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The human papillomavirus type 16 negative regulatory RNA element interacts with three proteins that act at different posttranscriptional levels.

Research paper by M D MD Koffa, S V SV Graham, Y Y Takagaki, J L JL Manley, J B JB Clements

Indexed on: 26 Apr '00Published on: 26 Apr '00Published in: PNAS



Abstract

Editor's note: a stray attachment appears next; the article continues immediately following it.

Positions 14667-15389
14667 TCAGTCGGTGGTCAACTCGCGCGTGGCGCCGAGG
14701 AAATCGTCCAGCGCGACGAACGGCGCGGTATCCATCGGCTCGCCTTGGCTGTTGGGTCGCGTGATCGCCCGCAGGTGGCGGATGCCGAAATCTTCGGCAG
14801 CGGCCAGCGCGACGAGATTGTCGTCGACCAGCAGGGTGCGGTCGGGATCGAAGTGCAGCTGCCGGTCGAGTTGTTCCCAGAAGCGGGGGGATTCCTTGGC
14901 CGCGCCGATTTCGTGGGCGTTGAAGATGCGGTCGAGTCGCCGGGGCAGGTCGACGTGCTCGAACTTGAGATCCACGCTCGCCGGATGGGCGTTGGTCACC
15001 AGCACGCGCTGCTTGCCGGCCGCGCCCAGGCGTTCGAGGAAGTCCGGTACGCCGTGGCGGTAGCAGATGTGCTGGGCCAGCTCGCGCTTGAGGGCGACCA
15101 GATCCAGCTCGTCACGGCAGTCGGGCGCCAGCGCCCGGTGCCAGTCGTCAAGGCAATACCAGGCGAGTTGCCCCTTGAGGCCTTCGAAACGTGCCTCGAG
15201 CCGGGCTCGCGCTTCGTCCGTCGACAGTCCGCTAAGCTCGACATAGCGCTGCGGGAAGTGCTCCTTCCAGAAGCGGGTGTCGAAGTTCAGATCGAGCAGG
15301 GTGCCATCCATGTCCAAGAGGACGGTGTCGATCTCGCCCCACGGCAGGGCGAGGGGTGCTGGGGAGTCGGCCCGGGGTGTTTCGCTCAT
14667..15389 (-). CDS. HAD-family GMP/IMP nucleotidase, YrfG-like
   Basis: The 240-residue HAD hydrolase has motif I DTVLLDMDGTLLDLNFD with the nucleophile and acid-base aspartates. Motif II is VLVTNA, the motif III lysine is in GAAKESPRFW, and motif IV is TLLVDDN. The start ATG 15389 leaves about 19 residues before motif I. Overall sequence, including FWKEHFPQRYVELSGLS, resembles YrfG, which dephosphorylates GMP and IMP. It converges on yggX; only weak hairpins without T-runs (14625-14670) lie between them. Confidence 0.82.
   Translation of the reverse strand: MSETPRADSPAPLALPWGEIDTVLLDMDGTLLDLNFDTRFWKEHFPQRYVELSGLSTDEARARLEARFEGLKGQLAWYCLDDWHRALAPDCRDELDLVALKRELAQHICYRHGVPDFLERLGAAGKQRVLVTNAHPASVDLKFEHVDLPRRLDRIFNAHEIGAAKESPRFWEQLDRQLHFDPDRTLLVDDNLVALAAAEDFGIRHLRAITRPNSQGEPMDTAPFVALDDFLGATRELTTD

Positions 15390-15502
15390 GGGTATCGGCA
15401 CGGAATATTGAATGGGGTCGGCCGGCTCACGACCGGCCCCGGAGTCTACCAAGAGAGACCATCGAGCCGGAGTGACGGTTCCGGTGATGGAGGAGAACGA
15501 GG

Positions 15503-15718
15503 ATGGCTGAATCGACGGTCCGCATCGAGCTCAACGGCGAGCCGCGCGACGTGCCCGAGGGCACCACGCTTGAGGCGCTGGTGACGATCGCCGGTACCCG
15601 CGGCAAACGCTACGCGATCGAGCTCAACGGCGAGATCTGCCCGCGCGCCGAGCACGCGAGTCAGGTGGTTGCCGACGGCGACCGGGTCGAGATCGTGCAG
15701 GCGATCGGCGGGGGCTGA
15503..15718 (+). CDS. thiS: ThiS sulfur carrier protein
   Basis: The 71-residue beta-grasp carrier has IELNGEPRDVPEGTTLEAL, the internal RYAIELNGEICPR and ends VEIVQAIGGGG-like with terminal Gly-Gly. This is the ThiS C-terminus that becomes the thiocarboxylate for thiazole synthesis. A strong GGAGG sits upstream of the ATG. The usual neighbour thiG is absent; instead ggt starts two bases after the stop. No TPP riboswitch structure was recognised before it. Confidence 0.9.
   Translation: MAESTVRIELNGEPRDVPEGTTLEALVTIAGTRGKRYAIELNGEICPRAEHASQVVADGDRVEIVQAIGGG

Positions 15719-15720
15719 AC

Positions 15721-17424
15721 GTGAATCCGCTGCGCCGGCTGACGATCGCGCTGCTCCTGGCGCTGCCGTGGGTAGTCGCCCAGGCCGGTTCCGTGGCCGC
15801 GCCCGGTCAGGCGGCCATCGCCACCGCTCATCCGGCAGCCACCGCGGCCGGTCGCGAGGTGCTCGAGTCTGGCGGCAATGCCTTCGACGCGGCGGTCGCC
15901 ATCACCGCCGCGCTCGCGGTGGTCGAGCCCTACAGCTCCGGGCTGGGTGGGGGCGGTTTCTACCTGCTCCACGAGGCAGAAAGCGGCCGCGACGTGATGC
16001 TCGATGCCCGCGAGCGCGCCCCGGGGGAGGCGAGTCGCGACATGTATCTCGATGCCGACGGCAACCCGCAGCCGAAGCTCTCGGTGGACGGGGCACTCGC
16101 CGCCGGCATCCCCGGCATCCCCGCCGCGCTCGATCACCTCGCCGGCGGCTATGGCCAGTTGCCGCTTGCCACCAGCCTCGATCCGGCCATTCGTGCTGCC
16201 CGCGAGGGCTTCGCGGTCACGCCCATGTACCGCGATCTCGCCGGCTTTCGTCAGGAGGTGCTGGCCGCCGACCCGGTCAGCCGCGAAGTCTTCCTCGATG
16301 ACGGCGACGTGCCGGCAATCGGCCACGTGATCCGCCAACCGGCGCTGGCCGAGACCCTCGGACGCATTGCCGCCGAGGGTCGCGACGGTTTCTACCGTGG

In human papillomaviruses, expression of the late genes L1 and L2, encoding the capsid proteins, is restricted to the upper layers of the infected epithelium. A 79-nt GU-rich negative regulatory element (NRE) located at the 3' untranslated region of the human papillomavirus 16 L1 gene was identified previously as key to the posttranscriptional control of late gene expression. Here, we demonstrate that in epithelial cells, the NRE can directly bind the U2 auxiliary splicing factor 65-kDa subunit, the cleavage stimulation factor 64-kDa subunit, and the Elav-like HuR protein. On induction of epithelial cell differentiation, levels of the U2 auxiliary splicing factor 65-kDa subunit decrease, levels of the cleavage stimulation factor 64-kDa subunit increase, and the levels of HuR remain unchanged, although redistribution of the HuR from the nucleus to the cytoplasm is observed. Late gene transcripts, which appear to be fully processed, are detected in undifferentiated W12 cells, but are confined in the nucleus. We propose that repression of late gene expression in basal epithelial cells may be caused by nuclear retention or cytoplasmic instability of NRE-containing late gene transcripts.